Whether you shut your eyes on 12 December to the image of Labour’s worst defeat since 1935 or opened them to the news of a confirmed Conservative majority, the anguish of an entire movement resonated across the country overnight. The wave of rising right-wing movements found a ready home on this small island; an island which has torn itself apart over Brexit, an issue so ancient and new that no one can entirely put their finger on where the resentment began.
After weeks of tireless campaigning, endless persuasive conversations and slight hope, it would have been easy to spiral into despair. Instead, already communities have begun to mobilise, ready for resistance to build in the next five years. Yesterday, on the first day of Boris Johnson’s new government, hundreds gathered across the country to protest, including outside Downing Street.
The atmosphere at Downing Street was unlike anything I had felt before, full of hopeful desperation. There was a sense that while everyone there accepted we had lost the battle, we were not ready to lose the war. Even in such trying times, the protest felt comfortingly familiar. There were motivational words, chanting and placard-waving.
Naturally, the part of the protest which has garnered the most attention from the right-wing media was Antifa’s involvement, but it was only later in the evening that groups associated with Antifa clashed with the police and the atmosphere changed from one of peaceful resolve.
“On the first day of Boris Johnson’s new government, hundreds gathered across the country to protest”
I couldn’t help but notice the immense lack of ethnic minorities, a reflection of the fear we now have considering Britain has elected an unashamedly racist prime minister. Although the number of people of colour did pick up throughout the protest, the imbalance was still clear: going forward I would argue that we will have to rely on white allies to champion our rights in space we cannot safely exist.
Memoona Zahid, 21, a young Muslim woman, explained that she was also scared to come to the protest, but couldn’t “sit at home”. She believes that “we’ve given power to someone who absolutely doesn’t care about our existence… Coming out and showing support is really important. I don’t want to feel useless and they want us to feel useless.”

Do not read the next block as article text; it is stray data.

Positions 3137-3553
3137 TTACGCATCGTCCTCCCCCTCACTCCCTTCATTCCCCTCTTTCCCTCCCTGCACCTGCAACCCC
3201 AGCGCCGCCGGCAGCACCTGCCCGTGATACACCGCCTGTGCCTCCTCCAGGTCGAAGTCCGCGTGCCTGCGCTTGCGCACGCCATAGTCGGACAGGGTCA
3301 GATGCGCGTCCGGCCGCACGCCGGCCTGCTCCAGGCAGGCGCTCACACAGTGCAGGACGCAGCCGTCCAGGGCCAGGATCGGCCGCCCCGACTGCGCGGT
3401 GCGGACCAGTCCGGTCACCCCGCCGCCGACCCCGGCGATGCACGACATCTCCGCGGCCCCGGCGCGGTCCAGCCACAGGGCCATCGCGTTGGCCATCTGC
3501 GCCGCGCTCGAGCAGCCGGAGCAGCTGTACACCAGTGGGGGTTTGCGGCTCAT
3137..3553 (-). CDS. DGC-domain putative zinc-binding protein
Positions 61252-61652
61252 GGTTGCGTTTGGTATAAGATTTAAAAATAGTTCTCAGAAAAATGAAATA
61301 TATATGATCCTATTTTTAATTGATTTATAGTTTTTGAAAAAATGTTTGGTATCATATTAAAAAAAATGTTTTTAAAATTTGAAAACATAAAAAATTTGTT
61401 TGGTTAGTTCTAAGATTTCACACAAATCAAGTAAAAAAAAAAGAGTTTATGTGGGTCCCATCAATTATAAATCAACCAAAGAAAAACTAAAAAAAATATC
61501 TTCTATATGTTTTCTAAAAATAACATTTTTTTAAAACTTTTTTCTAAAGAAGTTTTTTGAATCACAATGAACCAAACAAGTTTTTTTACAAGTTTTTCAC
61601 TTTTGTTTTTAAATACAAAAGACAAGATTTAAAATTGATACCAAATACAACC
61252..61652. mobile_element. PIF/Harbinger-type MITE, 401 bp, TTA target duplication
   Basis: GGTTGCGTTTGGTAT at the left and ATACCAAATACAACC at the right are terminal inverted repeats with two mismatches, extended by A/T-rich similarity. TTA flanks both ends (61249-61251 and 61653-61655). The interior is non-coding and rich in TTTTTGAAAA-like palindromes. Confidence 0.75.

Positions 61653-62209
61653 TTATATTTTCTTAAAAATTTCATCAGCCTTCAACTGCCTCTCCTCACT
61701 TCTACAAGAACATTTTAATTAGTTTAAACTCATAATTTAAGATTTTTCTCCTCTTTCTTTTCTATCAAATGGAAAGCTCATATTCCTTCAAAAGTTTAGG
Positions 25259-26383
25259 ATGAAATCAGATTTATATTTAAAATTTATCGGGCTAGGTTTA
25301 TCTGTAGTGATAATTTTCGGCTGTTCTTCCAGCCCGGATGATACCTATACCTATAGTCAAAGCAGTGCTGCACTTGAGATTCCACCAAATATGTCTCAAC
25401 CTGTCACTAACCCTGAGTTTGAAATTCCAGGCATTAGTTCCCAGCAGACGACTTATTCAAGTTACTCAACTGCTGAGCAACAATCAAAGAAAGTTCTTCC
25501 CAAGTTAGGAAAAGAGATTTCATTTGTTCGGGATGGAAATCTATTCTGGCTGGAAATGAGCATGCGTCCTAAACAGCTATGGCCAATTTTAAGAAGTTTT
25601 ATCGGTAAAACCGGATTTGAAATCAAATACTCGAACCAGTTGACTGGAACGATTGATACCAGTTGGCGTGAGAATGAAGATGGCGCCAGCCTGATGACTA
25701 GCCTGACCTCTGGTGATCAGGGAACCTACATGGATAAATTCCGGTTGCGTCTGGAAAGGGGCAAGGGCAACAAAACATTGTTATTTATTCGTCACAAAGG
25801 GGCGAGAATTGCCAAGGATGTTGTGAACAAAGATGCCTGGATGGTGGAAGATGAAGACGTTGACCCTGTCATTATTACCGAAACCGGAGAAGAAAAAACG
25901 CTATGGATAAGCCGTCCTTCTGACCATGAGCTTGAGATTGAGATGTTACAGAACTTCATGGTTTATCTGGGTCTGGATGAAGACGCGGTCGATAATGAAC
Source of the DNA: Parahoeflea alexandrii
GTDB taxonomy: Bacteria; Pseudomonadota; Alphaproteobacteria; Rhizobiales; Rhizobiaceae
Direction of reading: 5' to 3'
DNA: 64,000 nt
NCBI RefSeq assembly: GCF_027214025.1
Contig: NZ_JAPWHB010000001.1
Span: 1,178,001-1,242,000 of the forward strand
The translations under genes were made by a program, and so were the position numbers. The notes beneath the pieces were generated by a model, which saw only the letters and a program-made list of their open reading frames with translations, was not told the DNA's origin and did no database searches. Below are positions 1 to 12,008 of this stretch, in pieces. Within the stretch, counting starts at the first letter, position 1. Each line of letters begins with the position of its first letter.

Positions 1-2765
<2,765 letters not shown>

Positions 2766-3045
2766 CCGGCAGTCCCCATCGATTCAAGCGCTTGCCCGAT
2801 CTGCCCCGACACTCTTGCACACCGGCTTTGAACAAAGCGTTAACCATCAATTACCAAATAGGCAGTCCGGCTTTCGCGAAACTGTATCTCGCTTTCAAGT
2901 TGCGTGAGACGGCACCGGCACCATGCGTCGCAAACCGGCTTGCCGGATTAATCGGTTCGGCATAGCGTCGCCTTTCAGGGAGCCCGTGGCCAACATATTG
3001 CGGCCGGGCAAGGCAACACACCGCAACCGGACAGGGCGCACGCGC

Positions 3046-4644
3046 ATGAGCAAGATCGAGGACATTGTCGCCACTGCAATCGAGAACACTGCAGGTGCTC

As more people arrived, the chants became more varied, touching upon Grenfell, poverty, the NHS, Trump – the list of grievances was endless. It was at this point the police presence became visible, the tension rising and fueling the passion in people’s shouts. A sense of exhaustion in the air, as an ideological group who have been facing continuous and systematic defeats for the past decade, not only in the UK but across the Western world, the mass right movement and its branches across the world are apparent to many on the left.
Speaking to Jade, 19, she explained that she had become more politically active in the past few years, as she had noticed negative changes across the UK and Europe. “I think it is really important to show we are not happy about the situation. Things have gotten significantly worse,” she said.
Despite this, she added that “she didn’t expect the Tories to get quite so big a majority”. It was a clear theme of the night and, according to Jade, was a grave warning to the working class. “[We] need to realise that we might have access to food and comforts now but that is not going to last forever, especially if we keep letting these people into power”.
We need a sense of hope going forward. Before the darkest hour comes the dawn. Speaking to disappointed friends, one told me how her mother remembered the despair their generation felt at Thatcher’s re-election, only to find hope once more in 1997 and the election of Tony Blair.
“At the protest, it was clear that, despite our differences, we all shared similar goals and ideals ”
For the past 24 hours, the media and even members of the Labour Party have begun a relentless attack, dividing us, splitting us into factions and playing the blame game. At the protest, it was clear that, despite our differences, we all shared similar goals and ideals that are enough to bring us together in an effective way, if we allow it to. There was an intense sense of unity between all the people attending.
Protestor Nadia Sayed, 23, put it perfectly when she told me that politics doesn’t end after the election is over. “We have got quite a fight on our hands,” she said. “We need to carry on the mobilisation on the streets. When Donald Trump was elected there was wave after wave of protests. That’s what we need to build in this country as well. I don’t think it’s the end of the story.”
We must not forget, even if it was only for a few moments, the camaraderie and direction we all felt because in the coming years it is all we will have to continue the fight for the most vulnerable in society.